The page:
Monday, August 29, 2016


One of my newspapers refused to print this, calling it a rant.  What do you think!   I believe that no newspaper should censor something that offers solutions to problems.

I cannot understand why we can’t join forces and do the simple and easy things here in the Ozarks to make the natural world better.  Our rivers are in such a declining state, and it doesn’t have to be that way.         We can do this.  Why don’t we?  In fact I can do some of all by myself if the MDC will just agree to put up the money that those landowners must initially spend.  And it amounts to so little to put in water wells or buffer strips of native grass or young trees. You cannot possible spend time on our Ozark rivers and not see the problem as it grows each year. It is time to go out there and participate in turning this problem around now.  In a matter of years it will be too late and on many of our smaller rivers…it already is. 

There is another idea I have that I don’t think has ever been looked at before.  Right now the Missouri Department of Conservation manages about a quarter of a million acres of land we citizens own.  It is our land, but if they wish to remove all the large trees on any tract of it, they just do it. Much of this land being destroyed was given to the Department by people who thought it was the way to preserve it.  The department of conservation only profits from the cutting of these big trees because the logging companies pay them a percentage of the money the trees bring at the sawmill.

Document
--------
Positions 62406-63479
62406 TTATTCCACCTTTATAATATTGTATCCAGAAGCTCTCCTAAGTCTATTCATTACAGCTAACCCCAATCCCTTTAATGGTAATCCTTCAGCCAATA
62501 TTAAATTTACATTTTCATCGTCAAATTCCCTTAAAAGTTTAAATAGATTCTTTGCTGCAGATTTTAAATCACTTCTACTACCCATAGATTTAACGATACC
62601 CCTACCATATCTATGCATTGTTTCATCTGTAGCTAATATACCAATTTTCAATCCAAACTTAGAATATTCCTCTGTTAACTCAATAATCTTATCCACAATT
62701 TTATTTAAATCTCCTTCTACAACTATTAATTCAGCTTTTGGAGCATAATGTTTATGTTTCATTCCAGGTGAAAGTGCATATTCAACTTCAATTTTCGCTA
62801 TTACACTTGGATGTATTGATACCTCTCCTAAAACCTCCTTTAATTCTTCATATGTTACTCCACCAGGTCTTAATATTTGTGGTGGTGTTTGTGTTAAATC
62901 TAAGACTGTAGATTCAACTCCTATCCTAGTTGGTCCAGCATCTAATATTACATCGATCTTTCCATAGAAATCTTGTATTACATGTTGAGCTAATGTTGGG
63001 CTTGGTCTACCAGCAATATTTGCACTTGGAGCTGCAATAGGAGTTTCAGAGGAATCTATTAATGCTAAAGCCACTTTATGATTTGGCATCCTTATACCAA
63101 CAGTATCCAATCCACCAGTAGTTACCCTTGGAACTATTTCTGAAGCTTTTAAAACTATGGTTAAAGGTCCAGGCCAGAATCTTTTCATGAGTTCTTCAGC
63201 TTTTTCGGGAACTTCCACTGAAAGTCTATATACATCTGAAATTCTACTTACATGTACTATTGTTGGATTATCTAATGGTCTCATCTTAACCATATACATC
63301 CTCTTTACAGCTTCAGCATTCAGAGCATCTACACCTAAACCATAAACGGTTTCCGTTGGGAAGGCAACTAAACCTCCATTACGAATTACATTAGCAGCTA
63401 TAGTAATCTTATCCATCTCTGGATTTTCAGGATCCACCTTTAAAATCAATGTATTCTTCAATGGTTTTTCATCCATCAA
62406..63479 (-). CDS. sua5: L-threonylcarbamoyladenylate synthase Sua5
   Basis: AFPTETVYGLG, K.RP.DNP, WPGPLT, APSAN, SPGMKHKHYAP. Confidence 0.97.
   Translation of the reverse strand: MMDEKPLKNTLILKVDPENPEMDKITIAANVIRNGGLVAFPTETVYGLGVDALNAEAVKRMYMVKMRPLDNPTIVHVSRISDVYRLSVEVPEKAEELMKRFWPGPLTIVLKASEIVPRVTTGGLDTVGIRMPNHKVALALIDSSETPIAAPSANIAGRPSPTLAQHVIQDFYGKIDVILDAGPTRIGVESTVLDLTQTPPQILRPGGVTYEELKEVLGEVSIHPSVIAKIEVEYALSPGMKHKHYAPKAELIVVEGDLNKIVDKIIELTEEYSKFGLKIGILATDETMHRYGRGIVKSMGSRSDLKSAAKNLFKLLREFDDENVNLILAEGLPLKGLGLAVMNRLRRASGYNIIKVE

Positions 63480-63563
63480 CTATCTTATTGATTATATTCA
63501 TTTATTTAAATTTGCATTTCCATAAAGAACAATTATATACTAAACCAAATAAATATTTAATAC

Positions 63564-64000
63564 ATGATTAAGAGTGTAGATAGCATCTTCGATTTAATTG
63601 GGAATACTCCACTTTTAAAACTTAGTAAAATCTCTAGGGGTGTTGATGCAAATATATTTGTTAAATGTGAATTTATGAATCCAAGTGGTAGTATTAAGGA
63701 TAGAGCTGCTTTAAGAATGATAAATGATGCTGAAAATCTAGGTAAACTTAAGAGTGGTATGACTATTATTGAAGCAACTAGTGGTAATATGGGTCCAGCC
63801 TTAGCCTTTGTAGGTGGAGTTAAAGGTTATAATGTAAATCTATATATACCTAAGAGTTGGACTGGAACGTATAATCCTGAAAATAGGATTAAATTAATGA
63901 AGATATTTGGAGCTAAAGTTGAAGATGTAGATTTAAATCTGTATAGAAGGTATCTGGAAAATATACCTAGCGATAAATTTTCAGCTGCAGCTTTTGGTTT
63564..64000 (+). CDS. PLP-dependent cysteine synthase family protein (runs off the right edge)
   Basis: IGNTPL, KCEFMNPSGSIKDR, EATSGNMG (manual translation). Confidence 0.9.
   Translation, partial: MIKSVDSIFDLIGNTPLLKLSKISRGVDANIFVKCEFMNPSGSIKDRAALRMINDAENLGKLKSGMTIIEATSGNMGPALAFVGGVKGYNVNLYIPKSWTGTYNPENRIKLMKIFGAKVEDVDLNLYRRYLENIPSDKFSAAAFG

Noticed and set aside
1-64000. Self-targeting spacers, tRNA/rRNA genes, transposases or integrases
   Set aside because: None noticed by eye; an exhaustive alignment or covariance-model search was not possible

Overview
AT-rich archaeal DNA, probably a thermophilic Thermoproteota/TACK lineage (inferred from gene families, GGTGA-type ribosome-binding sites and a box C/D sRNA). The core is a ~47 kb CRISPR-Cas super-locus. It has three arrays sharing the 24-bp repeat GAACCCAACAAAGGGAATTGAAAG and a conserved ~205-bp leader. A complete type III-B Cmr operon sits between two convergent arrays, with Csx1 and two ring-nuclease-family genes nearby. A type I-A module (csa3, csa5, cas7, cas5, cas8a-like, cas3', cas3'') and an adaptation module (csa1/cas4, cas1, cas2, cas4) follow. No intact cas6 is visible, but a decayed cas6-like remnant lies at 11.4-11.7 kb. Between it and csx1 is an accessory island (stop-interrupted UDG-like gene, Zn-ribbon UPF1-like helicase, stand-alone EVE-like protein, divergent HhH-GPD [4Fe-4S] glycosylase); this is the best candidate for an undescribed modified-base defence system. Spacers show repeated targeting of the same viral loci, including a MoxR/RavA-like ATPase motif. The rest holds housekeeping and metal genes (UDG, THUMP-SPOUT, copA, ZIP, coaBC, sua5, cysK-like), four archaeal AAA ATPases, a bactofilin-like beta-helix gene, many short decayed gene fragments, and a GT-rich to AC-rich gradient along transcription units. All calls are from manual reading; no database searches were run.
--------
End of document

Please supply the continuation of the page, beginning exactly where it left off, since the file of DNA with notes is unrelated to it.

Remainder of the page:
Why then couldn’t citizens raise the money, with the help of large conservation societies and wealthy people in our state, to match the bids of the logging companies to preserve those trees, many of them between 200 and 300 years old?  That way, the trees stand, and the MDC can still have the money they want.
         Then the den trees which are virtually worthless as lumber, the ones discarded when logging crews think they are just in the way, could remain there, dens for dozens of songbirds and furbearers.

A logged-over forest has very little value for any kind of wildlife in Missouri.  Anyone who tells you different is lying to you.  Those trees will not return in any consequential form as a forest for more than 100 years.

                  So I wonder, if I had enough money to buy those trees and the MDC could make just as much or more from me than the logging companies will give them, WHY COULDN’T WE MAKE THAT WORK FOR THE BENEFIT OF DOZENS AND DOZENS OF BIRDS AND MAMMALS AND PEOPLE WHO LOVE WILD PLACES? 


Anonymous said...

I agree with you but big lobbyists always win.

john said...

I wish more folks felt the way you do !